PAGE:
Battle of the Smart Phones – Google vs. Apple

I am very interested in the gigantic Battle of the Smartphone Titans that has started between Apple (iPhone) and Google (Android).  This is a battle between exact opposites.  Apple is the epitome of a closed and tightly controlled development environment.  Google is completely open-source.  Apple manufactures their own handsets, Google lets anyone write to any handset.  Apple applications developers need to be approved to get into the AppStore, anyone can write applications for Android enabled smartphones.

The iPhone got the jump start, and went up against the reasonably weak and uninspiring competition that was at that time provide by RIM Blackberry devices, and the half-hearted offerings of Microsoft on the Windows Mobile platform.

Not to ignore RIM (Blackberry), Palm (Pre), or Microsoft (Windows Mobile).  These companies straddle the line that divides Apple and Google.  Palm, after years of indecisive marketing moves and declining sales, may have a comeback product in the Pre, which is available through Sprint, the weakest of the major mobile carriers.  What they need to do is finally surrender to the inevitable, abandon the Palm OS, and port the Pre to Android.

Windows Mobile has an advantage that comes of being part of the Galactic Empire that is Microsoft.  This is also is biggest drawback, since it is just one in a galactic collection of products, and not a major one at that.  I never see Windows Mobile attaining a dominant market position, but I don’t see them going anywhere soon either. 

And finally Blackberry, which seems to me to be heading down the same path that Palm went down, with the same bleak outlook.  Blackberry became the darling of connected executives everywhere, usurping the Palm in the market it had pioneered for the PDA (Personal Digital Assistant).  I finally acquired a Blackberry, my first, in April of this year, and have service through T-Mobile.  My son purchased the first Android phone, the G1 at the same time.  I have to say the Blackberry is a poor competitor to the G1.  The applications that are available are rudimentary in comparison to what is already available for Android phones, and a joke compared to the extensive collection of apps available for the iPhone.  Web browsing is tediously slow and very low quality.  The email thing works ok, but I get so many emails that I quit sending all but a few to the phone.  Blackberry is going to need to step up to the application issue in a real way, or will find themselves losing their corporate customers to Android.  If corporate IT shops begin to embrace Android, I would say the party is over for Blackberry.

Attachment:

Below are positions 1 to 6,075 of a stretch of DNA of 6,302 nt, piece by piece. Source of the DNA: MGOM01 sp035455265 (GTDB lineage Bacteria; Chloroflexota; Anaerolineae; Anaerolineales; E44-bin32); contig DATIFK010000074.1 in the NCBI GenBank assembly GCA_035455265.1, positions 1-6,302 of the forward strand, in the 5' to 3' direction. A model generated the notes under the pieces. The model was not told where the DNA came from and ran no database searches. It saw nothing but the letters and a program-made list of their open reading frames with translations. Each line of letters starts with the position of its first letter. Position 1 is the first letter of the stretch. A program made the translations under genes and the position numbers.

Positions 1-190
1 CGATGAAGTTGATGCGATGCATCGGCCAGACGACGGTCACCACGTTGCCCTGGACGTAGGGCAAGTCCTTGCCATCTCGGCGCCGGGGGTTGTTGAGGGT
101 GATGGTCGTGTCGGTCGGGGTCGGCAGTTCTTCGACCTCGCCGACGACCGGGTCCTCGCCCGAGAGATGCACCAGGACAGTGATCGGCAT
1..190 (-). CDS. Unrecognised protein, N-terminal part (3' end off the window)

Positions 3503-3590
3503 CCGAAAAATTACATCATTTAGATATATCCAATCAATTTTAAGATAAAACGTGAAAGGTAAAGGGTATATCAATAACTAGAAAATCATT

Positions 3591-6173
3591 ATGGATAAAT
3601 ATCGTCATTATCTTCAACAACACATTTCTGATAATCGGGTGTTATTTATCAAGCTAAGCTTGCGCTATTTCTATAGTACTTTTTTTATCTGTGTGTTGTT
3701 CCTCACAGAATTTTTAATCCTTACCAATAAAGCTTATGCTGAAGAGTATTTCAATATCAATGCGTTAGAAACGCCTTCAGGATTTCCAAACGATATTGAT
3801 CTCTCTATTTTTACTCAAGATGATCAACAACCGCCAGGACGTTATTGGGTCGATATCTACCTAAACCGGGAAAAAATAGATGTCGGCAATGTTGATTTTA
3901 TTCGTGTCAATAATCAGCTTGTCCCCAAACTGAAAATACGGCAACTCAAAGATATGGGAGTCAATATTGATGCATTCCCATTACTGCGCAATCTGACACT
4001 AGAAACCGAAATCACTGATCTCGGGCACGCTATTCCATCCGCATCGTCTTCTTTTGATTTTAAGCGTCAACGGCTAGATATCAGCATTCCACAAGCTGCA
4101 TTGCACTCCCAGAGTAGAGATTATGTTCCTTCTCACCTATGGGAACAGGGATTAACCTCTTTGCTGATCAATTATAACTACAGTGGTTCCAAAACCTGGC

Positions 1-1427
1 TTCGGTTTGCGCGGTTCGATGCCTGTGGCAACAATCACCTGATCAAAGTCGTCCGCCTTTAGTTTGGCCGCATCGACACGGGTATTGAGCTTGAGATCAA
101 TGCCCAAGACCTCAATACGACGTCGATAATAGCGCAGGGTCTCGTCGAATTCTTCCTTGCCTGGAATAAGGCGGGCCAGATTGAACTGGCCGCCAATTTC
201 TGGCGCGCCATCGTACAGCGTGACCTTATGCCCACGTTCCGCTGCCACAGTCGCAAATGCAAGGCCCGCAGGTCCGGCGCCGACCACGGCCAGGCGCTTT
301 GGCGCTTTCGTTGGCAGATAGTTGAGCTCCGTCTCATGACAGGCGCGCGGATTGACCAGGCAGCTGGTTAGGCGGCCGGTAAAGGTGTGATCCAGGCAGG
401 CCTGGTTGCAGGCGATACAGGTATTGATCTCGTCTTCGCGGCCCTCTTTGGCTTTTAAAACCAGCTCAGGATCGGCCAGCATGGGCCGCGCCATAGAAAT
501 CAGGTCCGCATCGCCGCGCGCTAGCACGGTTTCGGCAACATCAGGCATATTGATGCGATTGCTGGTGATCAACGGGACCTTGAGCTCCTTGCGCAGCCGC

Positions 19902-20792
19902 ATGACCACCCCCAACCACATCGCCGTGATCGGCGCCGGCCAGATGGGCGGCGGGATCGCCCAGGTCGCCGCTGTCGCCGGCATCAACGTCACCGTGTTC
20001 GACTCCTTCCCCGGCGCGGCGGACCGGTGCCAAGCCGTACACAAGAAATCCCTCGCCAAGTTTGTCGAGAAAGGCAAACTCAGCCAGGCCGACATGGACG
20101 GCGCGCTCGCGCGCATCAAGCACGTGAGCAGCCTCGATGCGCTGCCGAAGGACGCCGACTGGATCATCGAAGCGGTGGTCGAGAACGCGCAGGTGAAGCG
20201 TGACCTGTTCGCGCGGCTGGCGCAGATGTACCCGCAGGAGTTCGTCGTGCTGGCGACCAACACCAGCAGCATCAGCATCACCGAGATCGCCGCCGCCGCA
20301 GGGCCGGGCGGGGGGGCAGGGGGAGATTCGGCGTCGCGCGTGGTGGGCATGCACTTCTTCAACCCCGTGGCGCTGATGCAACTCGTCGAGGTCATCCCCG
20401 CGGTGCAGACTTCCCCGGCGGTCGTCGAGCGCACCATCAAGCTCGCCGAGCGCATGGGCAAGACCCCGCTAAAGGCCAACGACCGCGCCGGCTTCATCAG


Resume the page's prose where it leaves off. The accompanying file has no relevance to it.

All things said – my money is on Google.  The Android enabled phones I have seen are just incredibly cool, plus users have the choice in price, feature set, and mobile carrier that you can’t get from the Apple/ATT alliance.  Need a physical keyboard?  It’s Android.  Want Verizon, Sprint or T-Mobile?  It’s Android again.  Plus as the Linux world has shown us, you can get a lot more development accomplished in an open-source environment, than you can is a closed source world.  My next phone will be an Android phone.


About the Author:

I am a cybersecurity and IT instructor, cybersecurity analyst, pen-tester, trainer, and speaker. I am an owner of the WyzCo Group Inc. In addition to consulting on security products and services, I also conduct security audits, compliance audits, vulnerability assessments and penetration tests. I also teach Cybersecurity Awareness Training classes. I work as an information technology and cybersecurity instructor for several training and certification organizations. I have worked in corporate, military, government, and workforce development training environments I am a frequent speaker at professional conferences such as the Minnesota Bloggers Conference, Secure360 Security Conference in 2016, 2017, 2018, 2019, the (ISC)2 World Congress 2016, and the ISSA International Conference 2017, and many local community organizations, including Chambers of Commerce, SCORE, and several school districts. I have been blogging on cybersecurity since 2006 at

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